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Published:April 16th, 2006 04:36 EST
Beware the authorized version

Beware the authorized version

By Djelloul (Del) Marbrook (Editor/Mentor)

Running stories—the ones you have to follow day after day, like Watergate—have a way of running away from you. They tend to become authorized versions in which you find yourself trying to fit new facts into an old mold. You don’t notice that the shape of the story has completely changed or that it was defective from the start. For example, the Whitewater scandal during the Clinton Administration was inflated from the beginning because the media failed to frame it in a context that would have allowed audiences to understand that such scandals are common across the land.

The media allowed the fact that a president and first lady were involved to demonize a third-rate land scam. It was certainly important to report Whitewater, but it was just as important to provide a measured context. There were reasons for this failure. The conservative press was hostile to the Clintons. The liberal press did not wish to seem partial to them. And the righteous pronunciamentos of the prosecutors made it difficult to keep the picture in perspective.

In this commentary by Greg Palast, an investigative reporter with a good deal of Washington experience, you will see a journalist stepping back from the authorized version of the story of retired generals speaking out against the leadership of Defense Secretary Donald Rumsfeld and giving us an alternate reality just as compelling as the authorized version, if not more so. The authorized version entered the canon when the New York Times on April 14th made its lead story the generals’ criticism of Rumsfeld’s direction of the Iraq war. Once the Times runs a story its prior life is pretty much cast in concrete, for better or worse. (Remember that in the case of Judith Miller’s coverage of the non-existent weapons of mass destruction it was clearly for the worse). But on the same day Palast wrote this contrarian view in which he says,

Hey guys, you shot the wrong target—President Bush and his gunslinger, Dick Cheney, are running this war. But this is an editorial comment, so how could the reporters covering the story of the generals’ revolt have offered their readers this alternate view? Well, they could have asked the generals if they were taking their commander-in-chief off the hook by shooting at Rumsfeld. They could have asked the same question of historians of the presidency. There are always ways to serve more food for thought. Palast is the sort of journalist I wish I had been.

I habitually got caught up in the excitement of running stories and failed to step back and ask myself what was wrong with this picture. That’s what you have to do, you have to ask yourself if there is an entirely different way of looking at the same facts. There usually is. That’s what Palast is doing here. You don’t have to agree with him, but you have to give him credit for giving his readers some options for forming their own take on the events involved. Notice that Palast is not only saying these soldiers have chosen the wrong target, he’s saying they’re a day late and dollar short.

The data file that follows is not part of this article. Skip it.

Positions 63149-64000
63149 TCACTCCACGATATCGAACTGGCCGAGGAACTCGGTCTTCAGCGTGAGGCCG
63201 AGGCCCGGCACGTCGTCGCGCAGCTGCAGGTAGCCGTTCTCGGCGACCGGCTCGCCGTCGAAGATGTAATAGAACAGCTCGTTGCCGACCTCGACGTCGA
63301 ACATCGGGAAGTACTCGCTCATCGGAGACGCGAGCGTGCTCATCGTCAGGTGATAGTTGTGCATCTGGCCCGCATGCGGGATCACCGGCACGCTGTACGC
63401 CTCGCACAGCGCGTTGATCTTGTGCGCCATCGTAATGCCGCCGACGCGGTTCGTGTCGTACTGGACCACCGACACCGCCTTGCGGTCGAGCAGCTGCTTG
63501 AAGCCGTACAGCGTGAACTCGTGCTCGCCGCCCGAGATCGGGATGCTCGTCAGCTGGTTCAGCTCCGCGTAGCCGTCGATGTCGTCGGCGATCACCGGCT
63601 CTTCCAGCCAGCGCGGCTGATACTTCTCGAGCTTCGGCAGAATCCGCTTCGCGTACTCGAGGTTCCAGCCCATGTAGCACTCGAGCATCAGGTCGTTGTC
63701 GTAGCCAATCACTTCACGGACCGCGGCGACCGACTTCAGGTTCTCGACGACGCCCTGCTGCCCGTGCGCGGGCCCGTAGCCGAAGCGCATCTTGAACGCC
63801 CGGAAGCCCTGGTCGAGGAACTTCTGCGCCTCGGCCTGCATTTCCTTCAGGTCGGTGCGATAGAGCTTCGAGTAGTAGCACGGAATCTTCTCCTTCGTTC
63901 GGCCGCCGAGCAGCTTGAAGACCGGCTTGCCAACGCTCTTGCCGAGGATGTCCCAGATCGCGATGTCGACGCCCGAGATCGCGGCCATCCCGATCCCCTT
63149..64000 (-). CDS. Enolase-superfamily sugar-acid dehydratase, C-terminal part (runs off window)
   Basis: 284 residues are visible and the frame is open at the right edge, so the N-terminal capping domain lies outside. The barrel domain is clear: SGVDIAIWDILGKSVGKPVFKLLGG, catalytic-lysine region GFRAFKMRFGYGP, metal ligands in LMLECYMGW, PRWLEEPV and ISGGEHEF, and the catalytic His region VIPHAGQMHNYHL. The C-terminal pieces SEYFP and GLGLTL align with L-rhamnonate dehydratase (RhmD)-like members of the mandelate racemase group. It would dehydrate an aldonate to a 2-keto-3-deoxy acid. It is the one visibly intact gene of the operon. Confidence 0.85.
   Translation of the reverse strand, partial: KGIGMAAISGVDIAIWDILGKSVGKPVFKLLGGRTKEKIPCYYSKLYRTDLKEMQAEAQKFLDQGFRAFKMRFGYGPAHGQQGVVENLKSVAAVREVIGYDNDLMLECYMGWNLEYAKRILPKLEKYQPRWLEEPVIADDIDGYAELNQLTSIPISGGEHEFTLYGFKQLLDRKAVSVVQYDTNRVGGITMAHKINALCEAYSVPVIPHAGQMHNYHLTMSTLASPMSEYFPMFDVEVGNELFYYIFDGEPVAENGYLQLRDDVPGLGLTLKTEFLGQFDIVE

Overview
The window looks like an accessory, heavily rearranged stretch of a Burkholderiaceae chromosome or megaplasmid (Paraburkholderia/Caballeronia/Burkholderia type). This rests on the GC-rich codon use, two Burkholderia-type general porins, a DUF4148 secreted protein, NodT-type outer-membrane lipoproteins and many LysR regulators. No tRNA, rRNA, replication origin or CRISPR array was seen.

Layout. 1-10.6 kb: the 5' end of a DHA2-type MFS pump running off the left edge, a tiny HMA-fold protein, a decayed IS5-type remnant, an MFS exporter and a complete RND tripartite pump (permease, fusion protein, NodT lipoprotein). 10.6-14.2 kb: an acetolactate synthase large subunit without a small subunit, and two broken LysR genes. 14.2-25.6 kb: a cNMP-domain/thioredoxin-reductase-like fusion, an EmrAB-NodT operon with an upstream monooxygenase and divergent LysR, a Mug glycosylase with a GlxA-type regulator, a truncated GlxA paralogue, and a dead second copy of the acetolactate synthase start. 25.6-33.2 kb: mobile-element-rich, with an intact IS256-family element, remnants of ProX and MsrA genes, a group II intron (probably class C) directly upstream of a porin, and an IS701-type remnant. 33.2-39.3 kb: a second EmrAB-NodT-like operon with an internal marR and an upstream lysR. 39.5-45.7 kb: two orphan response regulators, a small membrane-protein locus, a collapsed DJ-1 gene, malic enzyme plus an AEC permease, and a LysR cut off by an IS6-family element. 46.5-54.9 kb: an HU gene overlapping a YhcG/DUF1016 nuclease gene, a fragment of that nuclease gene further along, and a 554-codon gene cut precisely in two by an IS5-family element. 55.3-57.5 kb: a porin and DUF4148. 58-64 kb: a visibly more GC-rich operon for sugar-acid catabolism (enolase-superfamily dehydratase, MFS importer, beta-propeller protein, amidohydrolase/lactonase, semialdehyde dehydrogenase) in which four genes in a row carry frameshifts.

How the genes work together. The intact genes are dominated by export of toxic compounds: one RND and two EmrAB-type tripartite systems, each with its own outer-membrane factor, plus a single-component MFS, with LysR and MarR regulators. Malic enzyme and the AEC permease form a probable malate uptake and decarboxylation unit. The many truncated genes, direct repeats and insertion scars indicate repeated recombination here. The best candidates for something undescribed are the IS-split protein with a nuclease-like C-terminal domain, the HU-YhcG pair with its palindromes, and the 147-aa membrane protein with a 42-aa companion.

However, what if they had spoken out when they were on active duty? What if they had raised these issues when they first started worrying about them? How would that have squared with their sworn duty to carry out the orders of their political superiors? That’s a big issue? How far can and should military officers go in expressing their views when they disagree with superiors’ decision? Do they owe it to us to do so, or do they owe it to us to keep silent? And how can a reporter explore these questions? The answer has got to be that there are experts on just about everything, so in this case the reporters might have asked military ethicists, historians and political scientists for their views.

This is not a new issue. Field commanders throughout history have disagreed with politicians and monarchs. But in a republican democracy, such as ours, where is the line? If the generals and admirals keep silent, how will the people know that their best military minds disagree with Washington’s policies? The current administration would probably argue that it’s best for the people not to know, but democracies don’t work like that, and if they do, they stop being democracies. So you can see the generals are faced with a sore dilemma.

They want to do their duty. They want to respect their sworn duty to carry out the decisions of our elected leaders, but they also know that the public needs information to determine if military action has been properly executed and pursued. It’s likely that only the press can bridge the gap between the generals’ duty and the generals’ equally important role as concerned citizens.

But to do this the press is going to have to be at least as perceptive as Greg Palast in this column. And since we’re putting food for thought on the table, consider that most of the journalists we’re depending on to perform this difficult task work for only five media companies.